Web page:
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News


Why weren’t flying Tigers intercepted?


The large haul of lethal C-4 explosives carried by the downed LTTE aircraft at Katunayake being gathered by Air Force ground troops yesterday morning (Pic by Ishara S. Kodikara)

Questions are once again being asked as to why the Air Force failed to intercept the LTTE aircraft before they reached Colombo, on their ninth air raid on Friday night. This is in the light of the service publicly stating that it was well prepared to meet any challenge from the rudimentary aircraft operated by the Tigers.

Some are of the opinion that they should have been intercepted before reaching Colombo knowing the fact the threat they pose to the vital installations in the Commercial Capital.

Air Force Spokesman Wing Commander Janaka Nanayakkara yesterday, however, said that it was impossible to attack LTTE aircraft, because they were flying at 300 feet, which was too low for Air Force planes.

He insisted that the Air Force was on alert to meet the enemy from the time they were spotted around 8:30 pm and their arrival time was estimated. When the aircraft reached Colombo to attack the Air Force Headquarters, they were successfully shot down, according to the spokesman.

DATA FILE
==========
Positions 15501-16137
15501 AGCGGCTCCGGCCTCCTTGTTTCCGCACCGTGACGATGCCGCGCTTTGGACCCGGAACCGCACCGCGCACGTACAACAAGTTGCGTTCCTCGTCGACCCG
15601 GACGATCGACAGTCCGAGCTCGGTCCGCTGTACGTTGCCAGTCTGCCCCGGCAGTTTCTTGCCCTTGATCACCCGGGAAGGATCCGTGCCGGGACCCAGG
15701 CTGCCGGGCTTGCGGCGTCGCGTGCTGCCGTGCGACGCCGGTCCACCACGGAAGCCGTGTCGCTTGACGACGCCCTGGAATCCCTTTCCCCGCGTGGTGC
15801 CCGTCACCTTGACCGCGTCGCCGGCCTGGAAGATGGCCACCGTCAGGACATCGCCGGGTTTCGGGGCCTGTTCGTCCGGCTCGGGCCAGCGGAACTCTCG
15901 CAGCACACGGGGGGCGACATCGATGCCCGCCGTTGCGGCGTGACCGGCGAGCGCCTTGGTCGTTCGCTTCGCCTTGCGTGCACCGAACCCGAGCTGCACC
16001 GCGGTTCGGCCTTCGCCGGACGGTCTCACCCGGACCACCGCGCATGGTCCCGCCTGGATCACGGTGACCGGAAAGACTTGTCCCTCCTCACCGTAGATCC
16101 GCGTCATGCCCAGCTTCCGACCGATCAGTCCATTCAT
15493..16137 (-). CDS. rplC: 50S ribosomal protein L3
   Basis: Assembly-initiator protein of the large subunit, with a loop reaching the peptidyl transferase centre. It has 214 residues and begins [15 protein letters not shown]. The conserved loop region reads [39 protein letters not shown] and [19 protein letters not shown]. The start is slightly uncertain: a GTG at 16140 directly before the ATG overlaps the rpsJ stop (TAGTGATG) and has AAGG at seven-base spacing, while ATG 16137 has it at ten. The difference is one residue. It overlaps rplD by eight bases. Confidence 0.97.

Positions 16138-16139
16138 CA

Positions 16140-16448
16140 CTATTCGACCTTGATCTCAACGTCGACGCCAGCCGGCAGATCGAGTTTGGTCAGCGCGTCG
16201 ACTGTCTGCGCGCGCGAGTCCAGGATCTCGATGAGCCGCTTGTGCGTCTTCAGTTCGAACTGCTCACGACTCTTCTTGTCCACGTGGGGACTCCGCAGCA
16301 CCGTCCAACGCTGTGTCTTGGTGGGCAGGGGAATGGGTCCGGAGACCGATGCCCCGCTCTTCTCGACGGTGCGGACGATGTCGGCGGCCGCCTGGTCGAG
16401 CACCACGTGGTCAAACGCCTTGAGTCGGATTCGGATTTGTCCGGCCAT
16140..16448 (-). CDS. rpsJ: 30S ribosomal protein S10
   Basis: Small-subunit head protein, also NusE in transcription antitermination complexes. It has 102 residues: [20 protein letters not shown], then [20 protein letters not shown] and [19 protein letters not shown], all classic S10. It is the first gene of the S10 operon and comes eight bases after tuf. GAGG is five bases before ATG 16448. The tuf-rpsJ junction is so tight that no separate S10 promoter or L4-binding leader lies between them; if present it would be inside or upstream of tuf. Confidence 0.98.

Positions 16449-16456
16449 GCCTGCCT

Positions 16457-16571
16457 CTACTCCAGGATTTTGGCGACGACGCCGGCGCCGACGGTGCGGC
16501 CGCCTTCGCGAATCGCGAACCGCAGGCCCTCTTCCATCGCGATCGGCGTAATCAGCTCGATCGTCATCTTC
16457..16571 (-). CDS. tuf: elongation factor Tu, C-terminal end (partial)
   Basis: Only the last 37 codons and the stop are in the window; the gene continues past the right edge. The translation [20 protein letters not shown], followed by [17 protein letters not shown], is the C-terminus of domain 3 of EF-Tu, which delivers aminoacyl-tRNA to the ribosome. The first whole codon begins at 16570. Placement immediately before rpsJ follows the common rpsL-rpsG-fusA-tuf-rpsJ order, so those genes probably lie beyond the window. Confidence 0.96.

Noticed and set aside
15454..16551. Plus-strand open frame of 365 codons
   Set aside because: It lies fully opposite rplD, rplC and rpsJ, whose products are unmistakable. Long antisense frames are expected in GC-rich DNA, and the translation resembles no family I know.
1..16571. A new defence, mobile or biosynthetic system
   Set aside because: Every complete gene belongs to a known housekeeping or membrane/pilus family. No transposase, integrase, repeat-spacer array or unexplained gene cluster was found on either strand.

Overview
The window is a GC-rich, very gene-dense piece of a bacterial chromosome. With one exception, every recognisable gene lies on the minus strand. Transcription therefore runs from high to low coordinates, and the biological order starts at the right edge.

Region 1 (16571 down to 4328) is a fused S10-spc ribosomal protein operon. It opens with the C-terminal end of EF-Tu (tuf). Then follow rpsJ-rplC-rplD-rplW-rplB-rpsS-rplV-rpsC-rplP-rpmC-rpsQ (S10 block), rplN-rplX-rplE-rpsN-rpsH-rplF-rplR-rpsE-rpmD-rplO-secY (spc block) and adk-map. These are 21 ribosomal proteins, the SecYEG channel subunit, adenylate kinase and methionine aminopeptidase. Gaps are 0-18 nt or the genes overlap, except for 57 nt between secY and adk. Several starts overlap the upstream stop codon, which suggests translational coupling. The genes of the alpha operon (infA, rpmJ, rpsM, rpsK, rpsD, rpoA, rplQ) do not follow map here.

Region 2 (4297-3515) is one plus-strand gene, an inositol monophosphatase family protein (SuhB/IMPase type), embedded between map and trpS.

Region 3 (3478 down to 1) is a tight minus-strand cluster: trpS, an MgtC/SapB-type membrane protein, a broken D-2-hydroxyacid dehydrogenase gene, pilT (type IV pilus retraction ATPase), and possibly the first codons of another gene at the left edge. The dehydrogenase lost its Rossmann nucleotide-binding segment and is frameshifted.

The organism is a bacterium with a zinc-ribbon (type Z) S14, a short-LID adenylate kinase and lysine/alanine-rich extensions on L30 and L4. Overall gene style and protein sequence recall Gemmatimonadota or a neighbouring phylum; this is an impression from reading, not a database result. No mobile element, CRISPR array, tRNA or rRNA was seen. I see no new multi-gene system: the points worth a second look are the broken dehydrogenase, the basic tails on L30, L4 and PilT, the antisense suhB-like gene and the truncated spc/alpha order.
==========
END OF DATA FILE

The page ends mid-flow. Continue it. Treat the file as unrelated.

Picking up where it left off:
“Once they reached an altitude of around 10,000 feet, they could be targeted successfully. When the aircraft is flying at a lower level it is impossible to attack,” he explained.

This was the ninth attack carried out by the LTTE since 2007. The first was on March 26, 2007, when they attacked Katunayake, followed almost a month later on April 24, 2007, by an attack on Palali. April 29, 2007, saw Kolonnawa being targeted with October 22, 2007, being the last attack of that year in Anuradhapura.

Last year, there were four more attacks. The first of 2008 was on Welioya on April 26, August 26 on Trincomalee and the third on September 9 on Vauniya. Many will remember the Talliadi and Kelanitissa attacks on October 28, as the last sighting of the LTTE aircraft before Friday.